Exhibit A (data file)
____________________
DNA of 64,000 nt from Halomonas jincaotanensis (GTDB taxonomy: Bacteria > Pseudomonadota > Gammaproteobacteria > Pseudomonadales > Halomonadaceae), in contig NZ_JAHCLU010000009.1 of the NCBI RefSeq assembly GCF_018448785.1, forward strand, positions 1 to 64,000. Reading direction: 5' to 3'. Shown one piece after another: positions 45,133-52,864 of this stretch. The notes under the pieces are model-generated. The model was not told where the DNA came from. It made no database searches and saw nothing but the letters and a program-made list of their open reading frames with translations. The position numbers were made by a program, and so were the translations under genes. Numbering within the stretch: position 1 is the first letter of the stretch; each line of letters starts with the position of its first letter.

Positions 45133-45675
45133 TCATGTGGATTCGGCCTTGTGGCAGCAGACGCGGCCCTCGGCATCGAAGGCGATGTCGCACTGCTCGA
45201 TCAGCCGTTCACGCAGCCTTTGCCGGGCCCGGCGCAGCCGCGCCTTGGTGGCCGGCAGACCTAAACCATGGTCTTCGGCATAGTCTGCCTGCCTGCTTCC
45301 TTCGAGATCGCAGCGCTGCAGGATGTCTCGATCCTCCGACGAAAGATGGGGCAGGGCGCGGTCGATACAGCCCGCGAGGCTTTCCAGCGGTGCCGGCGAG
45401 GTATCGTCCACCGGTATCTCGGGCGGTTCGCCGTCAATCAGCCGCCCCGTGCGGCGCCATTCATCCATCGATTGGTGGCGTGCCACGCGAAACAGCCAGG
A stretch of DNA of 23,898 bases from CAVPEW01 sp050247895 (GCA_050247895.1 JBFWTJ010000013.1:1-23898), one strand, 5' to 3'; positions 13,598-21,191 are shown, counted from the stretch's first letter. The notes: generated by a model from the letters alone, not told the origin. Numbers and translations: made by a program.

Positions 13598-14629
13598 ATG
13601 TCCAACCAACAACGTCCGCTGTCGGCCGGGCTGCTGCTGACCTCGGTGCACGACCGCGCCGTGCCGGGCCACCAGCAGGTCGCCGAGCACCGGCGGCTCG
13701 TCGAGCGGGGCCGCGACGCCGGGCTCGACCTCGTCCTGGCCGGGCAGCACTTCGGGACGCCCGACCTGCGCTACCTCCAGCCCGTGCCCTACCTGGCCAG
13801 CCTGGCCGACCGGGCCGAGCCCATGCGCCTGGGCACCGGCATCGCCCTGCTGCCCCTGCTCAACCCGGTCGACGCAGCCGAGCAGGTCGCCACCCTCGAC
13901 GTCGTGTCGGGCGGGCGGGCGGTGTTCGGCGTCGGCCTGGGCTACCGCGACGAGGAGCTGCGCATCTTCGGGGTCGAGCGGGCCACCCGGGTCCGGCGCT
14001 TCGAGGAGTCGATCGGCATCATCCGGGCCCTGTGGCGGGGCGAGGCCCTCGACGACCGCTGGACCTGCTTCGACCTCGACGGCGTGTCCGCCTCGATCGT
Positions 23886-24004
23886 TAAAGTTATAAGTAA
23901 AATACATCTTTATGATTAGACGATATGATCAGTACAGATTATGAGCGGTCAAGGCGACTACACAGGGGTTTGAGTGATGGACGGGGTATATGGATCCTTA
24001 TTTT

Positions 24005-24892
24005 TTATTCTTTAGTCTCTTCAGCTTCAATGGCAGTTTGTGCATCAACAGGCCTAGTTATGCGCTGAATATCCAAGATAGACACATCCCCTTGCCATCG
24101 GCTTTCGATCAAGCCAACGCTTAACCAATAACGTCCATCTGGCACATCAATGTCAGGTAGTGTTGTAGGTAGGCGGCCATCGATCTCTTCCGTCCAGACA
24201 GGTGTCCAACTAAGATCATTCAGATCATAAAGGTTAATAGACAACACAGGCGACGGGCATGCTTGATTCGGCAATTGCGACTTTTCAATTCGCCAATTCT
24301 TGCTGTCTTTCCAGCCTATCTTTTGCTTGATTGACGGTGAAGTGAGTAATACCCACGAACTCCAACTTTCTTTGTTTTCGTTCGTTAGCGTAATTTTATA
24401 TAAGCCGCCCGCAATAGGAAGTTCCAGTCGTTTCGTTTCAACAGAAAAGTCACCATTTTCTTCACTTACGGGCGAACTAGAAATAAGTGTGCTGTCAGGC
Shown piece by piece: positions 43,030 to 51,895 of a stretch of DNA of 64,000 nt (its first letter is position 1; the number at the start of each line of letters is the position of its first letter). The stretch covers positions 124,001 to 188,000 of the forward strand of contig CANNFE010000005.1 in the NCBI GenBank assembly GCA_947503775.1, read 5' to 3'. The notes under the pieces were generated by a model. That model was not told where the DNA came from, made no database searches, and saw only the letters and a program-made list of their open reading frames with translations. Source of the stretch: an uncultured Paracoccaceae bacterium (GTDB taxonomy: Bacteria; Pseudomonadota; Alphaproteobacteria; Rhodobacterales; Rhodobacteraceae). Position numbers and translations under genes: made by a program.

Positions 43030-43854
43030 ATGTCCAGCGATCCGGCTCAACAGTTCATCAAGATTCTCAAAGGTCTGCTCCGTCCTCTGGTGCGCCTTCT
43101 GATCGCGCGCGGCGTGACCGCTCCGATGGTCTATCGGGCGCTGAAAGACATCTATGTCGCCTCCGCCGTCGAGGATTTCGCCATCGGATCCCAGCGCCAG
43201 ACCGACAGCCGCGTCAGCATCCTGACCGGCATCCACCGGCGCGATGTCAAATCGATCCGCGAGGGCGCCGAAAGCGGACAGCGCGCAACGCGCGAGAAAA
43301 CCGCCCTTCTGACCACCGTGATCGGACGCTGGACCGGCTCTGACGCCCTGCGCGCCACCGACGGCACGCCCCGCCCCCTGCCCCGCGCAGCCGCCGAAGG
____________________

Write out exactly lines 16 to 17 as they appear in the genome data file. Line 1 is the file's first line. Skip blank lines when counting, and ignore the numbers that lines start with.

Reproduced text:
23886 TAAAGTTATAAGTAA
23901 AATACATCTTTATGATTAGACGATATGATCAGTACAGATTATGAGCGGTCAAGGCGACTACACAGGGGTTTGAGTGATGGACGGGGTATATGGATCCTTA